Christopher Serju | Samuda treads with diplomacy of an elephant
Agriculture Minister Karl Samuda last Saturday squandered the opportunity provided by the annual general meeting of the Coconut Industry Board to sell members of that growers' association on the reasons his Government needs to raid their cash-rich kitty to help meet its budget expenditure.
Instead, he used the occasion to grandstand, belittle the board of directors, and insult coconut growers who travelled from all across the country to hear, essentially, how the Jamaica Agriculture Commodities Regulation Authority (JACRA) would affect the operations of their association and livelihood going forward.
Brimming with contempt, liberally laced with sarcasm, and obviously high from an overdose of 'I don't-give-damn-what you think', the veteran politician used his time at the microphone to make it clear that the $5 billion in dividends earned from their shares in Seprod is his for the taking - whether they like it or not. In fact, the member of parliament for North Central St Andrew left no doubt that if bending the law to achieve his ministerial dictates did not work, he was prepared to craft new regulations in order to achieve this end.
For someone who uses every opportunity to tell farmers that he is "one of them" by recounting his long and distinguished sojourn in agriculture, and accomplishments as a livestock farmer especially, Mr Samuda should know that 'you can't stay pon cow back and cuss him' in the manner he so eloquently did. Despite all his talk about arriving at a consensus by way of dialogue, Minister Samuda came prepared primarily to make the coconut farmers an offer they couldn't refuse. And he stuck to the script, even when it became obvious that he was barking up the wrong tree.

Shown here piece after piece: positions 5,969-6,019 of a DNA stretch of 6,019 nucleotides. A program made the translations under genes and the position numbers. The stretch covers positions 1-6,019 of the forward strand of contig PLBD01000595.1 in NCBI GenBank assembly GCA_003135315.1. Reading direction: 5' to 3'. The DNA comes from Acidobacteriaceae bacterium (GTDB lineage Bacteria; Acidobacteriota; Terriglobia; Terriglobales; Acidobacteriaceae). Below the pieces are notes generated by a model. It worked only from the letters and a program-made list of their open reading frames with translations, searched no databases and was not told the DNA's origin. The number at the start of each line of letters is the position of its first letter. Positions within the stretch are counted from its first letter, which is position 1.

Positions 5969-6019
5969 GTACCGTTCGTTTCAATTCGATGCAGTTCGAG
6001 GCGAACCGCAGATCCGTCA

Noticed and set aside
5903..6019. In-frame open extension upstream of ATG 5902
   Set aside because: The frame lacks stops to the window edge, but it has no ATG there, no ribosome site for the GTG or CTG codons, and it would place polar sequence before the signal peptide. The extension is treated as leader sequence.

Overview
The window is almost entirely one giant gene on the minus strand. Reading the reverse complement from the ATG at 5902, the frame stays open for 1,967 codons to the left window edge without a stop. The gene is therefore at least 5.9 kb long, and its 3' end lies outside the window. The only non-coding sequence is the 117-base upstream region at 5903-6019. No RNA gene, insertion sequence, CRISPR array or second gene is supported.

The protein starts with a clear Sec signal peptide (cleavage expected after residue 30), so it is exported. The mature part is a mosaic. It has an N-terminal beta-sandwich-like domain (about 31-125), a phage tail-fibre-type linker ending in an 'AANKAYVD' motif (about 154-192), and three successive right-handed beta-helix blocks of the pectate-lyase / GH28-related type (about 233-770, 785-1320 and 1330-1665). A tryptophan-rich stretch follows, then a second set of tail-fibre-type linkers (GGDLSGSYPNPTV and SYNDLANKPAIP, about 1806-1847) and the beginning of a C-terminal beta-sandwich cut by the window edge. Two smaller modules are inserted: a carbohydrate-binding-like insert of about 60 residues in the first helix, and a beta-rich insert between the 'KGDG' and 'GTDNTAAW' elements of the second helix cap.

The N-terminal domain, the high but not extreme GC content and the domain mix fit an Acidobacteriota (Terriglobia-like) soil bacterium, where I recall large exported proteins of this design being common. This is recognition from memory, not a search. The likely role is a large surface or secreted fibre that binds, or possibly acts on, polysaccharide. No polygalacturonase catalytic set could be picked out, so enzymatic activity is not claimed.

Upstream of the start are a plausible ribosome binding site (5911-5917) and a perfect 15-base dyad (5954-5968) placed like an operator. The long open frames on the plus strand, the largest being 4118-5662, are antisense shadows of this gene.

He went to great pains to explain to members of the Coconut Industry Board that their $5 billion he was bent on having had been accumulated by luck, rather than business acumen.
For this reason, the Government, through JACRA, was offering them an opportunity to step into the modern world where they could make real money and achieve financial stability and independence.
Overflowing with charm, he made the following entreaty to the general membership:
"When you have done that and you lay the industry on a firm footing, then you can stand on your own and don't have to rely on shares handed to you each month to pay your expenses. That's all we're saying ... .
"We could never, in all conscience, support a strategy that says that the five billion dollars must be retained by the board, and if ever and whenever you wish to do anything with it, you are free to do as you like. Coming as it is, as a statutory body, no responsible government could do that, especially in contemporary Jamaica. That's the argument."
The other side of the argument Samuda neglected to share is that despite being constituted as a statutory body, the Coconut Industry Board has never received a cent in subvention from any government. Despite this, it has been able to provide registered coconut growers with financial assistance over the years and has funded research to address the many maladies affecting the industry, including the dreaded lethal yellowing, red palm mite and the Ambrosia beetle, among others.
The minister also neglected to tell his audience that the CIB had demonstrated such competence that the Jamaica Labour Party Government, of which he is a Cabinet member, has asked the CIB to continue to manage the industry until JACRA is fully staffed, funded and operational.
He has promised to use today's Sectoral Debate presentation to disclose the full strategy for ushering in JACRA, which now only awaits his signature and gazetting to become law. I am hopeful, but not optimistic, that this presentation will be informed by a confluence of logic, common sense and honesty. This is after witnessing the diatribe that was unveiled on Saturday under the guise of a keynote address.
The churlish tone of his speech, meandering as he did from government minister to bad boy to evangelist - penitent, petulant and patchy, in the most convoluted speech I have ever heard from a sane person - it is likely that Sheriff Samuda missed the emailed responses from members of the Coconut Industry Board. For his benefit, I reprise two of them as follows:
"This is not recess time at primary school and none of our five million marbles is yours for the taking. So if you want to play, you will need to say please, and wait your turn.
"PS: Actually, we don't want to play with you."
The other is simply:
"This is Jamaica, not the OK Corral.
You are not Wyatt Earp and it's way past high noon."
- Christopher Serju is an agriculture and rural affairs reporter. Email feedback to email@example.com.